Clinical teaching fellows: everyone's a winner.
Clin Teach. 2014 Apr;11(2):136-40
Authors: Woodfield G, O'Sullivan M
BACKGROUND: The principle teachers of the undergraduate medical curriculum are junior doctors and consultants, who may not necessarily be trained to teach. In addition, pressurised clinical environments may limit teaching time and decrease teaching quality. Clinical teaching fellows (CTFs) are doctors employed to teach, often undergoing a teaching qualification. This makes them well placed to bridge this gap between clinical practice and medical education.
QUESTION: How useful are CTFs as a teaching resource for medical students, from a student perspective?
METHODS: This is an evaluation of CTF teaching from student perspectives, with discussion relating to the role of CTFs. Questionnaires were given to 70 final-year medical students during the academic year 2011-2012. Questions related to teaching throughout medical school and involved scoring teaching numerically, with additional free-text sections for qualitative data.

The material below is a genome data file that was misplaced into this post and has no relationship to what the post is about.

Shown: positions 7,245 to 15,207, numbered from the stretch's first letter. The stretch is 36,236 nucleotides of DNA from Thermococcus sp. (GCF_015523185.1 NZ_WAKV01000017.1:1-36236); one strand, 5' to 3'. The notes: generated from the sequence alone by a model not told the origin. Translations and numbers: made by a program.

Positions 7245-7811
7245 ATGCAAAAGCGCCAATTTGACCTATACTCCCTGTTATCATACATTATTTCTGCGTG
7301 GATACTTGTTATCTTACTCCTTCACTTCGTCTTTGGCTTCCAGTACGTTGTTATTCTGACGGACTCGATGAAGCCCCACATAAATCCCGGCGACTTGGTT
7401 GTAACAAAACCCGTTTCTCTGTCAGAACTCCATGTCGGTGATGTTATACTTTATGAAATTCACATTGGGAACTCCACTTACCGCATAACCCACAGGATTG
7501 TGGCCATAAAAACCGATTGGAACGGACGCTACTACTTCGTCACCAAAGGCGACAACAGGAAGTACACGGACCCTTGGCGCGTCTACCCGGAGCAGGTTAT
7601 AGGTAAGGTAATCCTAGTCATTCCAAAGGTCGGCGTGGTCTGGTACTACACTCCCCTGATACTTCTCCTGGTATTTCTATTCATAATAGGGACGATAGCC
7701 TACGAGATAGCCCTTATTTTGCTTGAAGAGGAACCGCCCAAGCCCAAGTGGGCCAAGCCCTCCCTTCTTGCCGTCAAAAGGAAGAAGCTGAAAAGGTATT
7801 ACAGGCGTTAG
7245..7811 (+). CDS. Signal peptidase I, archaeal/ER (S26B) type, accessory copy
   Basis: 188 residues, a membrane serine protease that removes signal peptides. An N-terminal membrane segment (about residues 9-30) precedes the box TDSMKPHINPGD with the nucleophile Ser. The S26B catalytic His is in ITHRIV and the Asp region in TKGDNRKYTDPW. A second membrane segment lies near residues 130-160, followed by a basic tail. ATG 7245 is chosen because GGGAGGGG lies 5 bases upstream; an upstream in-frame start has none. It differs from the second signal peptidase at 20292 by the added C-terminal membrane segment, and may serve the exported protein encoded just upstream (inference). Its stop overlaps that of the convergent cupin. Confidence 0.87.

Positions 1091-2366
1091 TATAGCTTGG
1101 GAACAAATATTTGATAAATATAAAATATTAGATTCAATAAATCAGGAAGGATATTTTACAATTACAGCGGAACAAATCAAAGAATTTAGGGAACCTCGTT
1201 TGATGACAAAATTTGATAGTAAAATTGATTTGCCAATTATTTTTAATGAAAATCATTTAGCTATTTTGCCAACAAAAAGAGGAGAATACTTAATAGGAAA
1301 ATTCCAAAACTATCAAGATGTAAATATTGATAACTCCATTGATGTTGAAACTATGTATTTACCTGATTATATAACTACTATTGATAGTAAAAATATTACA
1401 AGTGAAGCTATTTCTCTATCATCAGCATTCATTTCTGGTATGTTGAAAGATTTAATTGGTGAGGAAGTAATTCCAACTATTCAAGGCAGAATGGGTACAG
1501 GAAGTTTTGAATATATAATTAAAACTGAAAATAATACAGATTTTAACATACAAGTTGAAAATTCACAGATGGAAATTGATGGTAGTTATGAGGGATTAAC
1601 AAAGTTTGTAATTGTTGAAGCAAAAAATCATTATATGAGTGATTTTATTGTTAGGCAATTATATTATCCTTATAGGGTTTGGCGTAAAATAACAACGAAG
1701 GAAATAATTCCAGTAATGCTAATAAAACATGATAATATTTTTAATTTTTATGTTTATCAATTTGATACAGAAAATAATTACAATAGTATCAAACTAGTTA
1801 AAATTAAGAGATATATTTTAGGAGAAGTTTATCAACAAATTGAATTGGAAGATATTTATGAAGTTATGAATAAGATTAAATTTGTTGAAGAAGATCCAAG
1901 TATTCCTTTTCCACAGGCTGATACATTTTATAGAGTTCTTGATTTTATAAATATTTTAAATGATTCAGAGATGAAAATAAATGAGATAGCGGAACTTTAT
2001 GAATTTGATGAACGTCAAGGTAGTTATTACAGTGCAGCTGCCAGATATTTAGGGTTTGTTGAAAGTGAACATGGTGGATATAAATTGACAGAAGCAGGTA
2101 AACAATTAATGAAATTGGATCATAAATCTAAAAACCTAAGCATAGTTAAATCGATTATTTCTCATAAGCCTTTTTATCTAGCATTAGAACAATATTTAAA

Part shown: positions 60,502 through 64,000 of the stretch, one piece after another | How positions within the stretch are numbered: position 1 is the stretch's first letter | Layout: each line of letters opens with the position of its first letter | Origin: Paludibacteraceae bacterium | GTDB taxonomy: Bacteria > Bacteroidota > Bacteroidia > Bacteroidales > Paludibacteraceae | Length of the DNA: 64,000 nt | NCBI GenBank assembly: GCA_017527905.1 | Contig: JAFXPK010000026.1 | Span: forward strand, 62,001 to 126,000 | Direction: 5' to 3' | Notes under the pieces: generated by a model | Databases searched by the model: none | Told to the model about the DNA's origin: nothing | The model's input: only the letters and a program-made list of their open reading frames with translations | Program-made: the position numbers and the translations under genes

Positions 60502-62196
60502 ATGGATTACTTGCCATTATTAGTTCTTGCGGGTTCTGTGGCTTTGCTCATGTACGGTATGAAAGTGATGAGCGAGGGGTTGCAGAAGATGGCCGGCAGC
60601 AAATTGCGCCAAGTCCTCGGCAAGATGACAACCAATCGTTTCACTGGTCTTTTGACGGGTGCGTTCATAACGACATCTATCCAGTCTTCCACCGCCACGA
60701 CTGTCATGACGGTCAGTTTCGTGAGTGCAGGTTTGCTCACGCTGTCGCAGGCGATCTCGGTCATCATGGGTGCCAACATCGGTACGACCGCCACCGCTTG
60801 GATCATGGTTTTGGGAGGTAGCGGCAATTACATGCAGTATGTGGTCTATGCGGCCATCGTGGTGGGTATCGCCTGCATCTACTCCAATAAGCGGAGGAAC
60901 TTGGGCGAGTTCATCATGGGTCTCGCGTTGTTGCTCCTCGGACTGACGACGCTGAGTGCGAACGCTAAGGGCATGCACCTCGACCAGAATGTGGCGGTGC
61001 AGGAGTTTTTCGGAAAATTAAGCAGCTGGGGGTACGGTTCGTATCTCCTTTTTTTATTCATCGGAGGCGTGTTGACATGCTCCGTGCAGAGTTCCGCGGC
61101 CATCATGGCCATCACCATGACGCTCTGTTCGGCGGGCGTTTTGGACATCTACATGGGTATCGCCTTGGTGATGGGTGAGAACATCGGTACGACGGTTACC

RESULTS: A total of 38/70 (54%) students responded. All had received CTF teaching. All of the students said that CTFs were 'extremely useful' for teaching. There were many reasons given for this. Students also highlighted the managerial and pastoral benefits of CTFs.
DISCUSSION: We believe that CTFs could be a useful asset in all medical schools by delivering high-quality, reliable, standardised teaching for students, as an adjunct to consultant teaching, with additional managerial roles and trainee benefits. CTFs can benefit non-CTF trainees by facilitating and encouraging them to teach. CTFs can organise sessions and advise on curriculum topics, allowing trainees to deliver more targeted teaching. Teaching students may improve trainees' communication, management and leadership skills, which are useful for clinical practice.
PMID: 24629252 [PubMed - in process]